On March 21, 2020, in an effort to mitigate some of the impacts of the pandemic, the Government of Tunisia announced, enacted, and gradually implemented an exceptional social and economic emergency plan, which targets the poorest and most vulnerable – covering almost 1.1 million people (table 1). By simulating the impacts of the pandemic on welfare in the presence of all these compensatory transfer measures, our research finds that there would be a positive impact on poverty. Specifically, the increase in poverty would be 6.5 percentage points with the mitigation measures– while poverty would increase 7.3 percentage points in their absence (see table 2). Similarly, extreme poverty, the poverty gap, and inequality would all fare better with the measures than without.

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Table 1:  Tunisia’s compensatory measures for mitigating COVID-19 impact

Target Population

Amount of support


Target number in theory

Needy families (PNAFN / AMG1)

50TND (15 dollars)

April 2020



60TND (17 dollars)

May 2020

Families with limited income (AMG2)

200 TND

200 TND

(70 dollars)

April +May 2020



Families caring for a person without family support

200 TND

(70 dollars)

April 2020



Low retirement pensions (less than 180 TND-60 dollars)

100 TND Avril

(30 dollars)

April 2020

pension increased to 180 dinars from August



Famille « Istimarat » (excluding families with limited income)


200 TND

(70 dollars)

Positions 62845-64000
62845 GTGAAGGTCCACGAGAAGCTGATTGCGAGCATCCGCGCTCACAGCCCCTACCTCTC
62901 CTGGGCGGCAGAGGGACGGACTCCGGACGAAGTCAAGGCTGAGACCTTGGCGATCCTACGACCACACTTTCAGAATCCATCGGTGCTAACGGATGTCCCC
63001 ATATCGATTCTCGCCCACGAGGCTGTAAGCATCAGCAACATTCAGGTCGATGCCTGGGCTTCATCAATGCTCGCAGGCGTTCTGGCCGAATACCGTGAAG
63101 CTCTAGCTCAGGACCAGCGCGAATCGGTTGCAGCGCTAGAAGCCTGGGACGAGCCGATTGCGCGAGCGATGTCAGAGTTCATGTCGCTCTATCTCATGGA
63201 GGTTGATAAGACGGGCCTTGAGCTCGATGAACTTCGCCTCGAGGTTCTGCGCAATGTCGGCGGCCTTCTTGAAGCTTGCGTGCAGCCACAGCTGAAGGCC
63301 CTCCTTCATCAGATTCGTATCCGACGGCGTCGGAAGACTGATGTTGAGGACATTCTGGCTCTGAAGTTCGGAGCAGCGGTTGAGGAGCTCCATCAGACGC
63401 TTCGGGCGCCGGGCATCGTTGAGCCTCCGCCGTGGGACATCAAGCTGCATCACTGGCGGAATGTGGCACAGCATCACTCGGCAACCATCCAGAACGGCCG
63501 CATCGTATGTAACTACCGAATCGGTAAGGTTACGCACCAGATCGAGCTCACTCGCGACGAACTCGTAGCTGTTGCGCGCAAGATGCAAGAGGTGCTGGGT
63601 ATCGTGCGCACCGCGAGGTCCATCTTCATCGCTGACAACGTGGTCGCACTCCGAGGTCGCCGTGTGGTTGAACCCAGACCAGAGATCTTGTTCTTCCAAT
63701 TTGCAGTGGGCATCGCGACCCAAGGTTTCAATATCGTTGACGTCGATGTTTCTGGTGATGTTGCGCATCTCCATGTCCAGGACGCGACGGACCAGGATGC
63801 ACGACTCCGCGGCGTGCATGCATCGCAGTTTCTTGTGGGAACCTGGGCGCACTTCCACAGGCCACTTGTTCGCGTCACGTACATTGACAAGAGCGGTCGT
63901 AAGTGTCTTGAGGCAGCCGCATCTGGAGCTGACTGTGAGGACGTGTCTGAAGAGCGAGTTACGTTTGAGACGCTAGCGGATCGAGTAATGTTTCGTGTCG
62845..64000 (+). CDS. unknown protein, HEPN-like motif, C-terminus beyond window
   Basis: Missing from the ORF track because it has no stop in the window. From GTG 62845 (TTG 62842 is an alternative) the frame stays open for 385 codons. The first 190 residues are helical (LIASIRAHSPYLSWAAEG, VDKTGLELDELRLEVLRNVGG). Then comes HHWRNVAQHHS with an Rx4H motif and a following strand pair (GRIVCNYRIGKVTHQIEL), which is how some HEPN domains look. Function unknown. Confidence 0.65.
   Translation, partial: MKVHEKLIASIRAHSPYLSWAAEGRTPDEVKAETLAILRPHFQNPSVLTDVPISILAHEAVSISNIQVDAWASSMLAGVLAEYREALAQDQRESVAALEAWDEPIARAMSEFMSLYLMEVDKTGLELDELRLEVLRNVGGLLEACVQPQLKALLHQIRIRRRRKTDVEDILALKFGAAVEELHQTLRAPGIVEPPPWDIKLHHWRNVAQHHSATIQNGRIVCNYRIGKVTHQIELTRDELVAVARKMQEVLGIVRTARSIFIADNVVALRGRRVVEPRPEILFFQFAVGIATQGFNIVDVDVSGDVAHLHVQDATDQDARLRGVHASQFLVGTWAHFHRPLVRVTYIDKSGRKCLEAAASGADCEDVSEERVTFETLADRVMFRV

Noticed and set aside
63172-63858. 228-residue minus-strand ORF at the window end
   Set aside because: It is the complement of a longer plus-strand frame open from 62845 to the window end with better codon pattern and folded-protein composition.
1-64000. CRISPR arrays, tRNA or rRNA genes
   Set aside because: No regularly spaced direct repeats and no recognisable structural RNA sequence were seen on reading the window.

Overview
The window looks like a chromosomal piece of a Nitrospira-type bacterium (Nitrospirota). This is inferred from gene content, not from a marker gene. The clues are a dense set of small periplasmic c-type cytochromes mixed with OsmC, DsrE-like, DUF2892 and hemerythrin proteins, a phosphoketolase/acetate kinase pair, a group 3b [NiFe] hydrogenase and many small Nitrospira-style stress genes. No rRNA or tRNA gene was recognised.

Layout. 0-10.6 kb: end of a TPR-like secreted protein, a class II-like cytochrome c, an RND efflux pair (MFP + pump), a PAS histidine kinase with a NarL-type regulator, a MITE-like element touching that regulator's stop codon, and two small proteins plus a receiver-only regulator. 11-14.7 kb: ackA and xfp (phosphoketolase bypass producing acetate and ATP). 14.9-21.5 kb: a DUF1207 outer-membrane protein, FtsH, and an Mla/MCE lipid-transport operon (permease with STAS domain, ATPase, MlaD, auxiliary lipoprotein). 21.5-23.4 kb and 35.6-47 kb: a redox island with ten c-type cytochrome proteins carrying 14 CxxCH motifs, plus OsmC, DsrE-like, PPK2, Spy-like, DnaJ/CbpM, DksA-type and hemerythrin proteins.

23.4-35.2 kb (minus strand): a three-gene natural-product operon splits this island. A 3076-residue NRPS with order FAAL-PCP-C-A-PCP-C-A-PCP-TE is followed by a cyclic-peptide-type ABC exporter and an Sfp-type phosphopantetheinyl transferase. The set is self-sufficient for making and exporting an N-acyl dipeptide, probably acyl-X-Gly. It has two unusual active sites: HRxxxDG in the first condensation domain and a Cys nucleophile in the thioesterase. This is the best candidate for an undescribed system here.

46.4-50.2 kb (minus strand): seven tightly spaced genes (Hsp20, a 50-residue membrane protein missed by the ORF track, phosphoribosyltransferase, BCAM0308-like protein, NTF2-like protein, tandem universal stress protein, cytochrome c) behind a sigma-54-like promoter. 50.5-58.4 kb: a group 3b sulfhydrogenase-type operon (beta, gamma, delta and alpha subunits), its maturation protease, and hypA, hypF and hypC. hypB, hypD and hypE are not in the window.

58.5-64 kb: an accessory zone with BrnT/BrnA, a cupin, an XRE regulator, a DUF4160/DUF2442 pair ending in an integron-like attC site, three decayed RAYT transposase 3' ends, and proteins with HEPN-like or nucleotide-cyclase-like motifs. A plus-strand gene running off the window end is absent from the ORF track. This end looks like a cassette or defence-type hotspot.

May 2020



Source: Data accessed from Ministry of Social Affairs.
Note: Emergency measures announced on March 21, 2020.


Table 2: Impact of COVID19 with mitigation measures


Before COVID


After mitigation measure

Difference (without mitigation measure)

Difference (with mitigation measure)

Extreme poverty












Poverty gap lower






Poverty gap upper












Source: Authors’ calculations based on EBCNV 2015 (Enquête Nationale sur le Budget, la Consommation et le Niveau de Vie des Ménages).
Note: (i) Simulations are based on the announced measures as there is no access to information on actual spending under these measures. (ii) Data used does not allow us to focus on a region. Moreover, the activities targeted by government measures are more concentrated in Coastal regions. The South Region, where some of the riots have been concentrated, is characterized by the oil extraction industry and some chemical industries that do not employ a large workforce.

These findings show that, going forward, it would be extremely important to ensure that economic growth benefits the poor and thus be inclusive. Fostering jobs as well as alternative livelihood mechanisms in the regions and areas that have been left behind may be important to consider. The additional shock introduced by COVID-19 is expected to increase Tunisia’s poverty rate and inequality. This bunching of the population just above the poverty line has key implications in the face of a high risk that the country faces in the future. Many households could fall back into poverty due to environmental or economic shocks. Thus, mechanisms to protect this large vulnerable subgroup should be a top priority.




Gladys Lopez-Acevedo

Lead Economist and Program Lead, Poverty & Equity GP, World Bank

Abdel Rahmen El Lahga

Professor at University of Tunis, Tunisia